Whist not to everyone’s taste, if treated with care the common hare can be transformed from a malodorous critter to a delicate and subtle dish. This, however can depend very much on the animals diet and age. I would avoid older, whiffy ones if possible, but in the difficult world of hunter gathering, beggars can’t always be choosers.
Unlike game birds, I tend not to hang the hares once gralloched, preferring instead to marinate the meat for a length of time. Once dispatched and skinned, I normally quarter the carcass and cover it in red wine, carrots, celery and bay leaves for up to 2 days at the back of the fridge. I find that this is the surest way to remove some of the unpleasant strength of the meat, whilst leaving enough flavour to recognise the distinctive taste once cooked. Having prepared and eaten hare Italy, I find that I can skip the marinade as the meat is generally less dark, softer and more subtle in the U.K. I can only surmise that the difference is due to diet.
- 1 kilo of hare, butchered, quarter, marinated and minced
- 750 gr of tomato puree
- 100 gr of celery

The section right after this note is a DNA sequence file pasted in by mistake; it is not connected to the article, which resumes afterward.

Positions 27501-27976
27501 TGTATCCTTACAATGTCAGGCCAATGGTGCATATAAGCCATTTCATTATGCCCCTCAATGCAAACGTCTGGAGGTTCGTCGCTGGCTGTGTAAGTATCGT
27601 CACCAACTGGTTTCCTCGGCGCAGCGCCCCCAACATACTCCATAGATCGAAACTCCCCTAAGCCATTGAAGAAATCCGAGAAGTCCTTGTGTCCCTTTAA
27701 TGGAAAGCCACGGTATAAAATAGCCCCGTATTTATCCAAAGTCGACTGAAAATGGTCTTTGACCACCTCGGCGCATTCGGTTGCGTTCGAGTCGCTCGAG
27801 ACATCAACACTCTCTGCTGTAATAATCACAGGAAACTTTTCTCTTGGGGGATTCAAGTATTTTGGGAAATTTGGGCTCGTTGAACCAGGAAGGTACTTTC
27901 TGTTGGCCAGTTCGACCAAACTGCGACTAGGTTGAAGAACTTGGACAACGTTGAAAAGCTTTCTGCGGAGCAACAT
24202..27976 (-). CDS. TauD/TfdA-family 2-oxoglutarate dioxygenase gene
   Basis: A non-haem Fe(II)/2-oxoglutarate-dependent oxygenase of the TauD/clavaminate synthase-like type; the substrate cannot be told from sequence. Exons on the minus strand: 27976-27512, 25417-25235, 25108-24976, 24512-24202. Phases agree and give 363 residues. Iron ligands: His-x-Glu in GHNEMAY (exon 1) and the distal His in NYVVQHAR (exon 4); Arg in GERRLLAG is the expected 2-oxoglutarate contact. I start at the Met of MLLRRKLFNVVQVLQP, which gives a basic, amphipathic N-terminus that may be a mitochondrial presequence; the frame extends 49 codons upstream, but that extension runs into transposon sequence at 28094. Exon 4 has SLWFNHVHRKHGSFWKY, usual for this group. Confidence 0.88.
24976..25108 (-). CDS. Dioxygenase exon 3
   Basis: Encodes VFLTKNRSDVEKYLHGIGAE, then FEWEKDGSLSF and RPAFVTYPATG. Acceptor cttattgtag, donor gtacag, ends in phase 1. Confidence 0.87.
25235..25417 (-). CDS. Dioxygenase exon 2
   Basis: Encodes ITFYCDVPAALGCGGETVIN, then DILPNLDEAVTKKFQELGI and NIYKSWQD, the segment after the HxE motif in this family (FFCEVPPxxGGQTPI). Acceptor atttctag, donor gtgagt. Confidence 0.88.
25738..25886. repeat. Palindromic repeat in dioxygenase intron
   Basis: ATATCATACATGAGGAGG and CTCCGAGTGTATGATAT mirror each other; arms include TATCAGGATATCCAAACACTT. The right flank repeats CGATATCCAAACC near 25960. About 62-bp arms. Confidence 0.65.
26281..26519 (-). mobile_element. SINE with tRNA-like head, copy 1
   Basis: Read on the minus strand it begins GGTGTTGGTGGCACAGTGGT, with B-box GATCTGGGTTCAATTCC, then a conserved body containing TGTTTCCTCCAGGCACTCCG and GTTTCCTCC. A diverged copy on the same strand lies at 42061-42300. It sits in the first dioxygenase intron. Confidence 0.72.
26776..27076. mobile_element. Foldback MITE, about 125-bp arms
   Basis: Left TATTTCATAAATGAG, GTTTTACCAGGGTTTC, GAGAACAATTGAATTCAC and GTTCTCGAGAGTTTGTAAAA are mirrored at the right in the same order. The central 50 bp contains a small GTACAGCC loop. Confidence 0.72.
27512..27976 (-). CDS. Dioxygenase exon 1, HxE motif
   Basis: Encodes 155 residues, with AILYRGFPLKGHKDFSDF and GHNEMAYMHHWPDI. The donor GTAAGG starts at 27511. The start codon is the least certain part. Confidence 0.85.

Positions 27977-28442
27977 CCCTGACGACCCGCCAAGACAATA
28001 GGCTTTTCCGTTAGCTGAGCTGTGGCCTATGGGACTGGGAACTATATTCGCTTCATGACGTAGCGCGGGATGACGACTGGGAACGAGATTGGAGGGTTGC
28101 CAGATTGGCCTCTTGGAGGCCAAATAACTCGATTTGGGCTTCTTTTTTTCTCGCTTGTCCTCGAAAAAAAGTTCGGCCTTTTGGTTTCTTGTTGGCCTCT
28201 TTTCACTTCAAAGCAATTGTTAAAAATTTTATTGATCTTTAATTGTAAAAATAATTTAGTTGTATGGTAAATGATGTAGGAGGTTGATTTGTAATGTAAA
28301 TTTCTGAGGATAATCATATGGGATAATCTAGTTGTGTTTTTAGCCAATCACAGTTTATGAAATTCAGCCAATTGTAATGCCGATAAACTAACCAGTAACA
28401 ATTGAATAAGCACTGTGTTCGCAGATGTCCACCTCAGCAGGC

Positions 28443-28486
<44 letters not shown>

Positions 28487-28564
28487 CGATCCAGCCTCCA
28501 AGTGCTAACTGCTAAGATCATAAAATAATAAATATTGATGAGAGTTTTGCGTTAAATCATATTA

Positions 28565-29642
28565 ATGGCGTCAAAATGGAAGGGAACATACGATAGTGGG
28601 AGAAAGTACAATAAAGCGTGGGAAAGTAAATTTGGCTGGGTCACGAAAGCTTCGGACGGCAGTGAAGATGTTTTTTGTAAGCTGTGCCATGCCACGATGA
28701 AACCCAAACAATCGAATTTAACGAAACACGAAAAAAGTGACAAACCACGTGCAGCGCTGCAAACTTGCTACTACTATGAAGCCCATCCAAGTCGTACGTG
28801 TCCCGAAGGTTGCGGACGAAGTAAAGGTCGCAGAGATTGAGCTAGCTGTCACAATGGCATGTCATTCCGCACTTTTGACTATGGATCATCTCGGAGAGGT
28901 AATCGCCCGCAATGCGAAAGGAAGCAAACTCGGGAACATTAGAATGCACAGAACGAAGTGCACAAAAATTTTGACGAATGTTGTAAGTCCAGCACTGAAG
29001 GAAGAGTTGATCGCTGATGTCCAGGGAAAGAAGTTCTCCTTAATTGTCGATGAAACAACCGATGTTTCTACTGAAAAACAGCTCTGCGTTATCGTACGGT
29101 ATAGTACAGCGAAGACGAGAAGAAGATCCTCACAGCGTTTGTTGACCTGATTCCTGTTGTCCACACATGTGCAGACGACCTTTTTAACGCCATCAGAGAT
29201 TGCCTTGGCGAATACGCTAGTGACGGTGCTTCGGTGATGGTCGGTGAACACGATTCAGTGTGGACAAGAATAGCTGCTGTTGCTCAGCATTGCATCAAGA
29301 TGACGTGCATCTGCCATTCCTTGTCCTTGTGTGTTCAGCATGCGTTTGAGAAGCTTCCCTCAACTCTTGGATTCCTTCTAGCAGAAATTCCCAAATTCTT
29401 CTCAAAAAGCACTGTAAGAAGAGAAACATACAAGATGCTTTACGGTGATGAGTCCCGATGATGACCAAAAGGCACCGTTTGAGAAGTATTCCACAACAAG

- 100 gr of carrots
- 100 gr of white onions
- 1 clove of garlic
- A small handful of bay leaves
- A small handful of rosemary
- A small glass of red wine
Like all ragùs begin with making your soffrito. Finely chop your onions, carrots and celery and over a low flame, cook in a heavy bottomed saucepan with a little olive oil. Add your whole garlic clove and a few bay leaves. The trick is to really sweat the onions over low heat, so don’t rush!
After 10 mins or so, when everything has softened nicely, add your minced hare meat with your rosemary finely chopped. Once the meat has browned nicely, add your glass of wine and salt and pepper to taste and cook for a further 10 mins or so.
Once the wine has almost evaporated, add your tomato puree and more wine if it is looking on the dry side.
Stir everything well, and on the lowest possible flame, cover the pan and leave for around 4 hours. Every so often return to stir a little to prevent it sticking to the bottom. At the end of the process, locate and remove the garlic clove and leave your ragù to rest in the fridge overnight.
The next day, portion out and re heat to serve with egg pappardelle or tagliatelle. ‘Dry’ pasta such as spaghetti or penne doesn’t work, so make sure that you either make or buy fresh egg ‘pasta all’ uovo.’ The difference is highly noticeable!